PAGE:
Photo by Daniel Silverberg

 

The grassy banks of the Yakima are home to a smorgasbord of grasshoppers. Every well-minded fly fisherman will tell you that fishing “hoppers” is one of their favorite methods for tricking trout. Accuracy is paramount here. Place the fly directly on the edge of the river where a real grasshopper is most likely to land. Six inches away from the bank or less is the rule. Even better if you can hit the grass and drag it into the water without snagging. By the end of the day, everyone had touched a fish and the mood was jovial.

 

Photo by Joey Mara

Photo by Joey Mara

 

Our camp was located halfway through the float near an abandoned ranch. An amazing sand beach and a giant fishing hole made it an ideal location to spend the night. Once the hammocks were hung and camp was set, a huge flock of turkeys flew over to our side of the river. A couple minutes later the drone was in the air capturing the commotion. Over fifty turkeys had invaded the hillside behind camp! Seeing the birds up close quickly turned our minds towards food. Camp cooking is something we take very seriously. Fortunately, my jalapeno bacon cheeseburgers were on the menu and everyone was treated to a gourmet riverside meal. As we proceeded to unwind around the fire, burger comas overtook us and the last beers of the evening were slurped. Bed came early and easily that night.

 

Video by Joey Mara 

 

As we awoke and brewed our coffee in a search for clarity, a sense of responsibility to catch more fish fell on those of us who had not yet been satisfied. Leaving a trip without landing a solid fish or two is unsettling when you’ve been at it as long as we have. Since we were fully entrenched in the desert section of the canyon, hopes were high. Every pocket would be picked apart, every run thoroughly worked over. You have to see the fish in your mind before you can catch it. This is where hydrodynamics, entomology, fly fishing and the human mind collide. Where is the fish likely to be? What insect is it likely to be keyed on? Can I make the cast necessary to present what I think is the right fly to that fish?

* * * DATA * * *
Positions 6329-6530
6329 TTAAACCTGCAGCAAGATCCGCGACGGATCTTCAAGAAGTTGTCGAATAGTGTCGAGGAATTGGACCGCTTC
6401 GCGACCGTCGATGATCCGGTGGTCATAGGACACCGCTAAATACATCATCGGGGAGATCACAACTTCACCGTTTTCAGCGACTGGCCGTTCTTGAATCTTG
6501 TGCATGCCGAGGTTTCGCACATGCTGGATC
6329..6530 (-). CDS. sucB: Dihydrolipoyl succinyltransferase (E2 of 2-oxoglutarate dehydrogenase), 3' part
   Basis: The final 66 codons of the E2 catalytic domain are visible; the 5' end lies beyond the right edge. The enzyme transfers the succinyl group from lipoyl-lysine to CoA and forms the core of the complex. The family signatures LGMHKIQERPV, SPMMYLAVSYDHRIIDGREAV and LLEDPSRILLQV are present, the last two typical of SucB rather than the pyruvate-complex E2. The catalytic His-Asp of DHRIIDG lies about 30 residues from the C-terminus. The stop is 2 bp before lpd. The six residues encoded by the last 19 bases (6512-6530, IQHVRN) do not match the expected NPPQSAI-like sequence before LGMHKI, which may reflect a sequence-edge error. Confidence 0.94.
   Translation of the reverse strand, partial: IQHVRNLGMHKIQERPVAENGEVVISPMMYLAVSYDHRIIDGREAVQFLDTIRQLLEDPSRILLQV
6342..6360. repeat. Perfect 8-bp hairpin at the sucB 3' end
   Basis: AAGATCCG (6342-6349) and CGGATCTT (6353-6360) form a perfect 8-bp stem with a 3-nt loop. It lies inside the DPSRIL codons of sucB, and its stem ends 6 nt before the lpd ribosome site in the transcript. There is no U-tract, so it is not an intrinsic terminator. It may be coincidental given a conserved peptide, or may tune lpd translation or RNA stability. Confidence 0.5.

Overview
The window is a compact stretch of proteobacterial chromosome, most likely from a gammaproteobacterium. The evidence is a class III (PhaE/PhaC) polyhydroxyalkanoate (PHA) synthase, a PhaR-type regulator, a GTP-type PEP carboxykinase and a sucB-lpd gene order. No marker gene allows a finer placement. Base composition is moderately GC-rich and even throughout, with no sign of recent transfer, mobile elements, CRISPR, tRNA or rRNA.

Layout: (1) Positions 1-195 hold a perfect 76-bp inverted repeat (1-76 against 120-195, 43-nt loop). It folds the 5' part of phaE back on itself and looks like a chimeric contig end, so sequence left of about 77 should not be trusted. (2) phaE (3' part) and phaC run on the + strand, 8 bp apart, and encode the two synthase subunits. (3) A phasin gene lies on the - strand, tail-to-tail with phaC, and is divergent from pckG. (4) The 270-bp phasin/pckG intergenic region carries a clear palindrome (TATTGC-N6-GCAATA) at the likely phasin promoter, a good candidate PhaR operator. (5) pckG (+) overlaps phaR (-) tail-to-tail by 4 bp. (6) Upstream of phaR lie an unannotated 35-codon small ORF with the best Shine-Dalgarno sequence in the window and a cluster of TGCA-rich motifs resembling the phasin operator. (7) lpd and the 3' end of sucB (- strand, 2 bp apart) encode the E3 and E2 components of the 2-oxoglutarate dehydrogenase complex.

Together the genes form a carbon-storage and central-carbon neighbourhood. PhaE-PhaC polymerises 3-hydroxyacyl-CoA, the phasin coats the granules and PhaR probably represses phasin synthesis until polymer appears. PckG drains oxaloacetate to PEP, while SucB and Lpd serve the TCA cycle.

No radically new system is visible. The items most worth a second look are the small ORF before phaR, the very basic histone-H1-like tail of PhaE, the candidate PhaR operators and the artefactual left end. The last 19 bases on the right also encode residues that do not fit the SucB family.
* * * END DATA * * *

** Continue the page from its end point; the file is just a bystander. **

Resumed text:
Photo by Daniel Silverberg

Photo by Daniel Silverberg

 

In one split second, everything lines up. The slot machine is reading triple cherries and an opportunity presents itself. The gaping white mouth of a 20” rainbow floats up from that spot you picked out. Time slows down and adrenaline surges through your veins as you wait for the fly to be engulfed. He annihilates the hopper and retreats toward the riverbed. You lift the rod and the line comes tight. The reel sings your favorite song as the fish peels the line. A smile lights up your face and suddenly, you’re the richest person alive.

 

 Photo by Joey Mara

 

SHOP THE GEAR USED ON THIS TRIP: 

80 QT SUPER COOLER

ULTRALIGHT PACKABLE HIGH-BACK CAMP CHAIRS

STAINLESS STEEL INSULATED TUMBLERS

POP-UP LED LANTERN

Comments

MaryLou

MaryLou said:

Great story and pictures. Keep them coming.